Are you Ohionians (?) people from Ohio
Are you Ohionians (?) people from Ohio
Spying on Americans is wrong.
In communist Russia, Americans spy on YOU.
(Think I got the meme right
Ancient ruins. Basically I want to be a wizard Indiana Jones.
With you there. I'd like to see Persepolis and Petra. I've lived in Rome, seen Athens -and the most amazing thing I've seen is Abu Simbel, in southern Egypt. Over two thousand years old, and it looks like the painters just nipped around the corner when they heard you coming.
I never understood the love affair of the US with France (in general) and Paris (in particular). France has it's attractions - but why so much to the US?
Multiple episodes show grey as pink (Klingon uniforms), because one of the guys was in fact colorblind to grey
But can you see "Shades of Grey?" (thank you, I'm here 'til Thursday)
I have two questions for my fellow Slashdoters: "Is this a common concern with new CS grads?" and, if so, "What can I do to supplement my Java-oriented studies?"
I'm a hiring manager. Not knowing low level absolutely counts against you in terms of breadth of knowledge. It generally isn't a deal breaker but it would be treated the same way as not knowing OS theory, not knowing database theory, not understanding algorithms design, or machine learning. Its a hole, you lose a few points and we move on with the interview. As far as it being common CS grads differ a great deal from school to school, the curriculum is not remotely uniform. A recent CS grad can vary tremendously in what they know and what areas the degree doesn't mean anything than they've had some classes in some computer stuff.
In terms of what you can do to supplement. Learn things unlike Java. Definitely at least one functional language and one procedural language so you have something other than OO programming. Learn a low level language and a very high level language. Languages can do double duty so for example Mathematica is very high level and functional while C or Assembler (better choice BTW) is low level and procedural.
I've been a hiring manager (well, a manager who's hired). In general I don't care about the amount of low-level a candidate knows, I'm more concerned about how he writes the program (if that is what I'm hiring him to do) and how he'll fit into the project. Does he know the language syntax. What sort of stuff has he written. What sort of problems has he had, how did he get around them. In real big-boy operating systems, memory management is left to the OS: I just need someone who knows to be careful of the resources. And writes good, clean, maintainable code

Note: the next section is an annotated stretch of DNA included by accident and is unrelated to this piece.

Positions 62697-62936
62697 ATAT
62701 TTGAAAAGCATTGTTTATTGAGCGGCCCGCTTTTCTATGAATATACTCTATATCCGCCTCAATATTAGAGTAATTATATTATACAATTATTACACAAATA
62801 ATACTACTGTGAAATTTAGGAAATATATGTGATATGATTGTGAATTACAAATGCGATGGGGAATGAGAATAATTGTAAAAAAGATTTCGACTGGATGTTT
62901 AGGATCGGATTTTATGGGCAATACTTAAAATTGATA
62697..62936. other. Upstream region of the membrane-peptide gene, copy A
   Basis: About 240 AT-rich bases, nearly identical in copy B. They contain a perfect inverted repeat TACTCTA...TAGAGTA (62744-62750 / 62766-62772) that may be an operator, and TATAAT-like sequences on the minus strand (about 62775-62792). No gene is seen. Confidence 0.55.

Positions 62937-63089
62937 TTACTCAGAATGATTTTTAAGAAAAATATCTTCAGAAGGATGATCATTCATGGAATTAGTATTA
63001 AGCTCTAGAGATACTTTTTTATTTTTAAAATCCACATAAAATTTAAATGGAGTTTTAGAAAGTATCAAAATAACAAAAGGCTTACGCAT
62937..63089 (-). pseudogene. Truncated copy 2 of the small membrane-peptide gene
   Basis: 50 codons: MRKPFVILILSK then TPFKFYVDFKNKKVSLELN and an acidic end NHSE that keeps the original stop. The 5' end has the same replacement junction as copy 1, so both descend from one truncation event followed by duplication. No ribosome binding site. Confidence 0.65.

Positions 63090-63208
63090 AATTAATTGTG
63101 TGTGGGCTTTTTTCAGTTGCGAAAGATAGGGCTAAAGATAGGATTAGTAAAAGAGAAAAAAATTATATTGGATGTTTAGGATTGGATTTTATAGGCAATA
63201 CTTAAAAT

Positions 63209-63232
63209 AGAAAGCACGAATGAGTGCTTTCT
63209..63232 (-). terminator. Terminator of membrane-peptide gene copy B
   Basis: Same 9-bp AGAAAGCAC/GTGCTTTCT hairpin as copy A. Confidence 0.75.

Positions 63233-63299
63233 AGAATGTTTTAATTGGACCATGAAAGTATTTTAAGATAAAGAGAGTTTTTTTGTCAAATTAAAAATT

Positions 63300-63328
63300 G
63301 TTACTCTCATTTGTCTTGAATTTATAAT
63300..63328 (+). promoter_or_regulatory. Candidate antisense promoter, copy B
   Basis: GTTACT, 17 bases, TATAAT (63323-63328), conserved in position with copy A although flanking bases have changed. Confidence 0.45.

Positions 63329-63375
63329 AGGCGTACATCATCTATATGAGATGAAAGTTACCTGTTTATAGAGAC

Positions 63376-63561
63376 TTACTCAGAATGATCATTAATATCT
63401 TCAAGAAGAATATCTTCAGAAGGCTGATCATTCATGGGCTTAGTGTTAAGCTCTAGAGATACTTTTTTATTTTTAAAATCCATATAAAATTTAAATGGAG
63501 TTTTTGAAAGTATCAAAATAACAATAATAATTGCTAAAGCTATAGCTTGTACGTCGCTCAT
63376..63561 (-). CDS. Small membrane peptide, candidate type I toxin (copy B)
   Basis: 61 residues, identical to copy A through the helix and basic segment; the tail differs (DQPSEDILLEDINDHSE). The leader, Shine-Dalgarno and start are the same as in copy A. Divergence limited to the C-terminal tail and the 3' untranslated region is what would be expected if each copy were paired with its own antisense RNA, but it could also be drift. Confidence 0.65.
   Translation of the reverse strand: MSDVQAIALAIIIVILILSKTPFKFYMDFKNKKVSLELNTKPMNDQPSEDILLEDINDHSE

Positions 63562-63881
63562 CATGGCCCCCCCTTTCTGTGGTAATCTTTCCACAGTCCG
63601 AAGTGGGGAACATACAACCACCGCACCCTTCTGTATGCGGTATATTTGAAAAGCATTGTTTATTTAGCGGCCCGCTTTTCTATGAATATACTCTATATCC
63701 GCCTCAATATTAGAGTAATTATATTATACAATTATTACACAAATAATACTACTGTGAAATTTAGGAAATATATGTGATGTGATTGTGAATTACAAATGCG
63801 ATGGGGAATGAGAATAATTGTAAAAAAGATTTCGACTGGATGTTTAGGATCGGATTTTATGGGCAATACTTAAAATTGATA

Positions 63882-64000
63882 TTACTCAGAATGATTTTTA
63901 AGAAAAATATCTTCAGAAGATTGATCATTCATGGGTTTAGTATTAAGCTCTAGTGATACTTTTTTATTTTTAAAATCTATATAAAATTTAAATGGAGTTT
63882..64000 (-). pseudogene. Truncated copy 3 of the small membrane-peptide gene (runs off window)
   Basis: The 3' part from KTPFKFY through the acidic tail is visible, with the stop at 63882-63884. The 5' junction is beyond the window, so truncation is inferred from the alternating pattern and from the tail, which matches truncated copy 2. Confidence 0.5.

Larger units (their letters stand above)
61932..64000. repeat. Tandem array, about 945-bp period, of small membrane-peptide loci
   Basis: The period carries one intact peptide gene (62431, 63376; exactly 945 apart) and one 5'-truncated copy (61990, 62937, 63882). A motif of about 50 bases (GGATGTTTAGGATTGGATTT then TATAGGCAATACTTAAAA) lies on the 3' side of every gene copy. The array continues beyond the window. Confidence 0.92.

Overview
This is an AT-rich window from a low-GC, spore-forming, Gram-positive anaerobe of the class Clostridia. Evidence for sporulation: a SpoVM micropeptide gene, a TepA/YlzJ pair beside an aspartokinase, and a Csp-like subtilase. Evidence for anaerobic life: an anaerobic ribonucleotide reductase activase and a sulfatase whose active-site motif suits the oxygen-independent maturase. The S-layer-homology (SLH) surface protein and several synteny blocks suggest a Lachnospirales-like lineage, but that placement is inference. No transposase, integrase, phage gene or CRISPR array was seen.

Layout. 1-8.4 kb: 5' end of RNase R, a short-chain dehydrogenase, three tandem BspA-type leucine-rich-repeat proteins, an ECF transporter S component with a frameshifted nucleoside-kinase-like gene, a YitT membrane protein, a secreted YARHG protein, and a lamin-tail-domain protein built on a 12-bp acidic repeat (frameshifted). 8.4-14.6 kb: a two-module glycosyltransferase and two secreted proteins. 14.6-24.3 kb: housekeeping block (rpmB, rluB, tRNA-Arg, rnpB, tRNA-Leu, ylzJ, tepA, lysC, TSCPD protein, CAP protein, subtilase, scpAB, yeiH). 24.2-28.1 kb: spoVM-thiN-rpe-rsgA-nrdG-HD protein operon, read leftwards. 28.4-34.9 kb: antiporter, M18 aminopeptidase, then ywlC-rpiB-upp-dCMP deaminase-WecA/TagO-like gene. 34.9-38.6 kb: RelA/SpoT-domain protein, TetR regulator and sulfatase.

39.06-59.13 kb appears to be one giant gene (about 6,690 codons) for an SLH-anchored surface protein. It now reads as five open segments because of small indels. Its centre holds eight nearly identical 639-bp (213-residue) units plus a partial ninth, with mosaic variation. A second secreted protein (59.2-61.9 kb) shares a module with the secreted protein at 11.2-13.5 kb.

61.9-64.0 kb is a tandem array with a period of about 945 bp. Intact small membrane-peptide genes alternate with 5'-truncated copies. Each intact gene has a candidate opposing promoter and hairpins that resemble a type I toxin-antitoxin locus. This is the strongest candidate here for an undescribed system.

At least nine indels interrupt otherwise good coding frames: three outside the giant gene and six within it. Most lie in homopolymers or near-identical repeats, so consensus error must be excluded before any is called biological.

A car analogy. I don't care if you're able to tune the engine to get that last fluid ounce of petrol. Just keep an eye on the MPG and most importantly, don't crash.
1: Various US government departments may be doing something dodgy
2: Someone is leaking classified data to the wider population
Now, I've no opinion on the first one - I'm not a US citizen (though I class myself as a US sympathizer). If true, it's a thing for the citizens and the justice department. I hope the issue gets resolved, right prevails etc
But the second one is a security breach: the guy (whatever his intentions) has broken his contract with the company, and also the law. What documents get released to the wider public is not a matter for the individual - it's a matter for the owners of the data, according to the law.
And as someone who's hired staff in the past, I'd be less than impressed if someone admitted that he'd leaked data to the public because he thought it was the right thing to do. That's my call, not his. Or more likely my boss's. Or his boss's.
I had my wedding reception catered at the Union Street Guest House last Saturday.
The Union Street Guest House required me to sign an agreement stating that I would forfeit a $500 fine to them if I post a negative review of their establishment.
Rather than lose $500, let me just say that I had my wedding reception catered at the Union Street Guest House last Saturday.
Why would you sign such an agreement? Wouldn't this wording have tipped you off that the place was a bit dodgy?
And, of course, all the best to you and partner.
I've always wanted to go, just so I can say I have been. Also, Greenland has quite possibly the coolest flag in the world, next to Nepal. Also, Iceland is rather icy, especially in the middle. Like greenland.
If you just want to say that you've been, just say it. Optionally, add " not really". You'll need a better reason to go to physically go, as that involves money, effort and most likely discomfort.
And I reckon Wales has the best flag in the world. It's a &^%$%& Dragon, for god's sake!! How cool is that?
Or "Snakes on a Plane". Which for some strange reason never made it to the inflight entertainment systems
I saw "Memphis Belle" on a plane once, a few years ago. Some scenes were cut, but more because of the adult content than the planes being shot down.
1: This is pre Sep/11
2: This is pre seat-back entertainment systems, where everyone watched the same show on a screen at the front of the cabin
3: Yes I am that old
I've seen this used in one of the Die Hard films. The attackers took over a news channel and transmitted fake video of the white house being blown up - easier than actually blowing it up, and just as effective at creating panic.
Surely people wouldn't believe it. I mean, who would want to blow up the White house?
That these breakdowns are lame excuses. If computers fails, have people forgot how to do the same process manually? It is better to halt all the flights than letting people through and risk "terrorists" flying? Are we that terrified?
You could just ask the questions that used to get asked back in the '50s. "Do you intend to bring down or otherwise defame the US government?"
Really. A UK humourist (Frank Muir?) wrote "Sole purpose of visit" on the form.